Knife

Knife

'Nesbo is one of the best thriller writers on the planet' Daily ExpressA man like Harry had better watch his back...Following the dramatic conclusion of number one bestseller THE THIRST, KNIFE sees Harry Hole waking up with a ferocious hangover, his hands and clothes covered in blood. Not only is Harry about to come face to face with an old, deadly foe, but with his darkes...

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Title:Knife
Author:Jo Nesbø
Rating:
Edition Language:English

Knife Reviews

  • Crime by the Book

    A new book from my favorite author is ALWAYS a cause for celebration, but I have to say, Nesbo's

    truly blew me away, even more than I was expecting. This book feels like vintage Nesbo: it's dark and gritty, but it's not as gory as 2017's

    , and I think that's a great thing - it really lets Nesbo's razor sharp prose and rich character development shine. (Don't get me wrong, this book is still super creepy and dark - it's just not as wildly bloody as Nesbo's previous Harry Hole

    A new book from my favorite author is ALWAYS a cause for celebration, but I have to say, Nesbo's

    truly blew me away, even more than I was expecting. This book feels like vintage Nesbo: it's dark and gritty, but it's not as gory as 2017's

    , and I think that's a great thing - it really lets Nesbo's razor sharp prose and rich character development shine. (Don't get me wrong, this book is still super creepy and dark - it's just not as wildly bloody as Nesbo's previous Harry Hole novel.) This is a big book, but I loved every single page; it's the kind of story you want to sink into and savor. Leave it to Nesbo to write a thriller that's as addictive and intricate as it is emotional and heartbreaking. I adored

    and cannot wait to see what Nesbo does next!!

  • Matt

    Jo Nesbø returns with yet another of the Harry Hole novels, as intriguing as it is dark. When Harry wakes from a drunken stupor, covered in blood, he is unsure what’s happened. Could it have been a bar fight gone wrong, or perhaps something a little more dastardly? While he shakes out the cobwebs, there is news on the crime front, when a body is discovered with its neck slit and a massive stab wound in the stomach. Harry learns of this and seeks answers, particularly when he discovers the victim

    Jo Nesbø returns with yet another of the Harry Hole novels, as intriguing as it is dark. When Harry wakes from a drunken stupor, covered in blood, he is unsure what’s happened. Could it have been a bar fight gone wrong, or perhaps something a little more dastardly? While he shakes out the cobwebs, there is news on the crime front, when a body is discovered with its neck slit and a massive stab wound in the stomach. Harry learns of this and seeks answers, particularly when he discovers the victim is someone close to him. While Harry is now stuck working cold cases, he continues probing into this active investigation, which turns up an old nemeses. Svein Finne was an early criminal that Harry caught when he was new to the scene, learning the ins and outs of this most notorious criminal mind. Finne, nicknamed ‘The Fiancé’, would choose his female victims and violently rape them, in hopes of making them pregnant. Thereafter, he would threaten to harm the women, should they in any way report him or terminate their pregnancies. Finne served his time and is now out on parole, just in time to strike again. As Harry pieces together the elements of a murder, a woman comes to report a rape that has Finne’s trademarks all over it, but recants and leaves the authorities baffled as to how they might proceed. With fire in his eyes, Harry strikes and tries to secure an arrest, though things fall flat. With little to show for his actions, Harry falls into a deep depression, coming to terms with the loss of a loved one. Evidence points that the blood on him was that of the victim, which only furthers his grief. Left despondent, Harry wonders if he would be better off dead, taking matters into his own hands while he is on the lam. In a race for the truth, Harry is a pawn in a larger game, one that could see the bodies pile up as the murderer watches with glee. Nesbø is masterful at spinning this dark web of deception and mystery, perfect for fans of his work. Recommended to all those who love Scandinavian thrillers that pack a punch from the opening sentence.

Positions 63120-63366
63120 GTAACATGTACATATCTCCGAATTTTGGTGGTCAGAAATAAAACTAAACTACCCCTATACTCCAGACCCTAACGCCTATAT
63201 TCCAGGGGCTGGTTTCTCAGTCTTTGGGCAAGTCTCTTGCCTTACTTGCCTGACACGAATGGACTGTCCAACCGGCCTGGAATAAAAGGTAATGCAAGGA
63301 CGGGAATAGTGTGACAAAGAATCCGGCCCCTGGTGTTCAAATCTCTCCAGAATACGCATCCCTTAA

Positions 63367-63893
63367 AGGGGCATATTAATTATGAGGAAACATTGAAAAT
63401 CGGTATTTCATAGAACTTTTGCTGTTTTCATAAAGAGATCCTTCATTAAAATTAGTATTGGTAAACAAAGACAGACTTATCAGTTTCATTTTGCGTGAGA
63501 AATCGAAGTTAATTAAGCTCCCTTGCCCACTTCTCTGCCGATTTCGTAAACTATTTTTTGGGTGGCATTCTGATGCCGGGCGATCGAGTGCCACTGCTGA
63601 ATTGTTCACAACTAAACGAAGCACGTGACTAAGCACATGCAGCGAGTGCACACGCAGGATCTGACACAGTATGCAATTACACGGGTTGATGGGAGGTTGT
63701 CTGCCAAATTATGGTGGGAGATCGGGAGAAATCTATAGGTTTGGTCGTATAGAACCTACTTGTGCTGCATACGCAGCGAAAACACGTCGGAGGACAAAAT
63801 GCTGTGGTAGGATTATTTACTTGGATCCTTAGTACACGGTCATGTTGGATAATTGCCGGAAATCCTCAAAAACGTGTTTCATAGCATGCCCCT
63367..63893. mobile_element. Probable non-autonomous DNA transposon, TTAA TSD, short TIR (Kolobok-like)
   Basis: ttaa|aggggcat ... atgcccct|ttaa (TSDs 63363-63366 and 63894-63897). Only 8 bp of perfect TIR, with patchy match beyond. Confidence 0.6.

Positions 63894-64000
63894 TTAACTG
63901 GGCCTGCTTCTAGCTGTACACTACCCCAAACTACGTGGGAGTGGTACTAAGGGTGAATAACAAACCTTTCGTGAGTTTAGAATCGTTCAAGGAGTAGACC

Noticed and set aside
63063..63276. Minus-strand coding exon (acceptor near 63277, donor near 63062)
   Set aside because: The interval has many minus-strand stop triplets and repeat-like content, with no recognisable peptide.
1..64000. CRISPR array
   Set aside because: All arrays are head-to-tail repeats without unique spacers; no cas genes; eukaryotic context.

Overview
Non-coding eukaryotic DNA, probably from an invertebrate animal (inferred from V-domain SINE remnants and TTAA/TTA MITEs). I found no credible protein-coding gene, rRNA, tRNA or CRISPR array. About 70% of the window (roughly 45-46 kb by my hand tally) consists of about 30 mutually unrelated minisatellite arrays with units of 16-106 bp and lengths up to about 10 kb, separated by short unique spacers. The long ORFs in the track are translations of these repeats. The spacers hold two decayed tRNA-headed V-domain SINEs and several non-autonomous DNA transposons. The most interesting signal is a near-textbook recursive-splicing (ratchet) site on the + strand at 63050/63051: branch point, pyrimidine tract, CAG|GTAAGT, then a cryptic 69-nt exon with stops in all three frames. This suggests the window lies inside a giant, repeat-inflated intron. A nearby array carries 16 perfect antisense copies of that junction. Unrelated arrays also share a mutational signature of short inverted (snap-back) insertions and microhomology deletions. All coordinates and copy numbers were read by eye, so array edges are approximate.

I have long been a fan of Jo Nesbø and his writing, even though it is much heavier than many of the novels I read. The reader is forced to focus intently in order to ascertain all the nuances found within the narrative. With nothing apparently lost in translation, this Norwegian thriller keeps the reader guessing throughout while showing the depths to which Harry Hole can find himself when things do no go his way. Harry remains a stunning member of the police, though his skills are always in question when drink enters the equation. That being said, Harry seems able to push the haze aside and make something of himself, though this might be the end of his luck, as personal angst acts as a anchor to drag him into the depths of his melancholy. Others around him seek to lighten the mood—or make it darker, depending—and shape the narrative effectively. Nesbø chooses a wonderful cast of characters to portray the themes he has in mind, as well as introducing the reader to one man who has haunted Harry Hole for many years. The plot of the story worked well, keeping me intrigued while also wondering if things would remain gloomy throughout. Nesbø does so well with the darkness and angst-filled stories that I could never tell when I ought to pause, worried I would miss some enlightening aspect. For those not familiar with Harry Hole or many of these Scandinavian noir thrillers, I would recommend walking back to the start of the series, as things definitely need context before popping up here, twelve novels in.

    Kudos, Mr. Nesbø, for keeping my attention throughout and helping me see another side of Harry Hole. I never tire of your work and hope you’ll keep the novels coming.

    Like/hate the review? An ever-growing collection of others appears at:

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  • Dimitris Passas

    Before beginning my review of the latest Harry Hole novel, I should mention that perhaps there are some minor spoilers in this review, so be warned.

    ---SPOILERS AHEAD---

    After the disappointment I felt by both Police (#10) and Thirst (#11), this book's storyline, character and feeling reminded me of Jo Nesbø's earlier novels in the mythical Harry Hole series, such as The Redeemer or Redbreast which made the protagonist one of the most iconic crime fiction detectives worldwide. In an interview, he

    Before beginning my review of the latest Harry Hole novel, I should mention that perhaps there are some minor spoilers in this review, so be warned.

    ---SPOILERS AHEAD---